During an interview last week on Egypt’s Al-Hadath Al-Youm TV, researcher Ahmad Abdou Maher made a remark that’s both obvious and rather surprising. He said that young people are becoming atheists in part because religious texts include obvious scientific lies.
When they realize holy books aren’t telling the truth in certain obvious ways, they’re more likely to doubt the bigger theological claims as well. Maher even compared the lies to a COVID virus in your body: It may be relatively tiny — a small proportion of your body — but it has a tremendous effect.
There is no doubt that the young people who are becoming atheists are giving this a lot of thought. They do not become atheists because they are cowards who like heresy.
Today, when someone in high school, at university, or who has graduated… When he opens a [religious] book, he sees that according to all four schools of Islamic jurisprudence, a man cannot bring his sick wife a doctor or some medicine. Do you see? When these [texts] say that a pregnancy can last four years, and that the child must be named after his father even if they have been divorced for three years, [or] if he has been dead for four years… Things like this are why these young people become atheists and heretics!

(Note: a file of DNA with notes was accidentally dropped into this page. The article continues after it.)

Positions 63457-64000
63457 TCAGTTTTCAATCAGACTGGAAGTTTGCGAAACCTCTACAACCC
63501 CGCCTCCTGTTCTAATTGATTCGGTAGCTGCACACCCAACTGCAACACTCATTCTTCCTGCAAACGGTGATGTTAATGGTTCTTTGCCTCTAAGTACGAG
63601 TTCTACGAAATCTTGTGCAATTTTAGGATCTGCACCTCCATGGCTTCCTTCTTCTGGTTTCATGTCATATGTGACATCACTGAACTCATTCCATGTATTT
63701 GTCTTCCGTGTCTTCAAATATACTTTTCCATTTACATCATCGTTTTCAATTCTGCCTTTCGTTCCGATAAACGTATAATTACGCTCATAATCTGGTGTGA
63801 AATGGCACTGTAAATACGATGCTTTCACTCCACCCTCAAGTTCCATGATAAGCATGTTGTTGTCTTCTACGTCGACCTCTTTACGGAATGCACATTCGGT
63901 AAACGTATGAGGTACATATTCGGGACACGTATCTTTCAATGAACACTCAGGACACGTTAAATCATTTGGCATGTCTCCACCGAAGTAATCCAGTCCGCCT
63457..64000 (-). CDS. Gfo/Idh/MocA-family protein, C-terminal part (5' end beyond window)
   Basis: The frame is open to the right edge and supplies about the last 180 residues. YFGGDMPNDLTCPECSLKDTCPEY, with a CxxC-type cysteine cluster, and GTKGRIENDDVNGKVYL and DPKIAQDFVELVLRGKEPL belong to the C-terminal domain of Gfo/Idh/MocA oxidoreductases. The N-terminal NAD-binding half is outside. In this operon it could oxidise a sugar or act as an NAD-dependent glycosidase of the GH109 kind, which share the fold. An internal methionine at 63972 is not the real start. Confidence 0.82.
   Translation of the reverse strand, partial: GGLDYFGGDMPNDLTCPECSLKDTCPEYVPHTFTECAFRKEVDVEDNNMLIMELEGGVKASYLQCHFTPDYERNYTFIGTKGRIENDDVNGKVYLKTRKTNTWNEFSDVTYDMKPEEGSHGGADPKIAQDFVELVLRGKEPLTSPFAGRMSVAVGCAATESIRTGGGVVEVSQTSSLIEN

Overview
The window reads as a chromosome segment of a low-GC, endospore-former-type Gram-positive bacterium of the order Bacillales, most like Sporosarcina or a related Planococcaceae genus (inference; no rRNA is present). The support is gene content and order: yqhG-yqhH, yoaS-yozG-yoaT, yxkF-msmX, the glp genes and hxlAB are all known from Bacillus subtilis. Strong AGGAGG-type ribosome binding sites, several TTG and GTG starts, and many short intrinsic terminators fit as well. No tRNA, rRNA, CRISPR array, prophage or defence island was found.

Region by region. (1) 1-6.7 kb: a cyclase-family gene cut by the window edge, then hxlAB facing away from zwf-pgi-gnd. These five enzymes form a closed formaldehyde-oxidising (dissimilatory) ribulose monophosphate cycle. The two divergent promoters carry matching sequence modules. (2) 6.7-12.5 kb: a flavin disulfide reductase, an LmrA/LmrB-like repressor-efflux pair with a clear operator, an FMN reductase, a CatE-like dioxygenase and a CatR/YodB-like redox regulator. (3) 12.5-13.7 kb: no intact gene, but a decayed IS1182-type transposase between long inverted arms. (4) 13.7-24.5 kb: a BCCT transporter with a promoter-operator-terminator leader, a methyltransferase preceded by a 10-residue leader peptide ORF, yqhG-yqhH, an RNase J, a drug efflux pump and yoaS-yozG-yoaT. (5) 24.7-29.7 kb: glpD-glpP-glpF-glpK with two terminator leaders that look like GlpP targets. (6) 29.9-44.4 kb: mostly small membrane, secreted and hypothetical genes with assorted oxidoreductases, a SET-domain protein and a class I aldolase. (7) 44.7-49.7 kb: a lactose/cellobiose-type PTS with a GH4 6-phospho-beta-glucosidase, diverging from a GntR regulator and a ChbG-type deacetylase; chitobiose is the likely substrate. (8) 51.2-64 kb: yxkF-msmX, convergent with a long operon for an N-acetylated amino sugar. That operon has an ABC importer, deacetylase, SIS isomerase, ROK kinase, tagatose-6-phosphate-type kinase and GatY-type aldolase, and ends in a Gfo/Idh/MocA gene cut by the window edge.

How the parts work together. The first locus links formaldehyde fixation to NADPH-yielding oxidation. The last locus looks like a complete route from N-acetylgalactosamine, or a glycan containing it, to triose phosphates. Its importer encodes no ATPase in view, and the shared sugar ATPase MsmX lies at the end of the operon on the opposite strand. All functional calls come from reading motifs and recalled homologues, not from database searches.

He’s not wrong. Discovering that religious leaders lie is indeed one reason people begin the journey out of faith. It’s not the only one, but it’s definitely in the mix.
Maher’s statement, then, is an admission that atheism is alive and well in Egypt, and that it can be blamed — if that’s the right word — at least partly on the mistakes of religious leaders who cling to fantastical stories that have no basis in reality.
I don’t know what the reaction will be, though. It’s not like religious leaders are about to come to their senses and ditch the myths. I guess they’ll be creating new atheists whether they like it or not.
(Thanks to Brian for the link)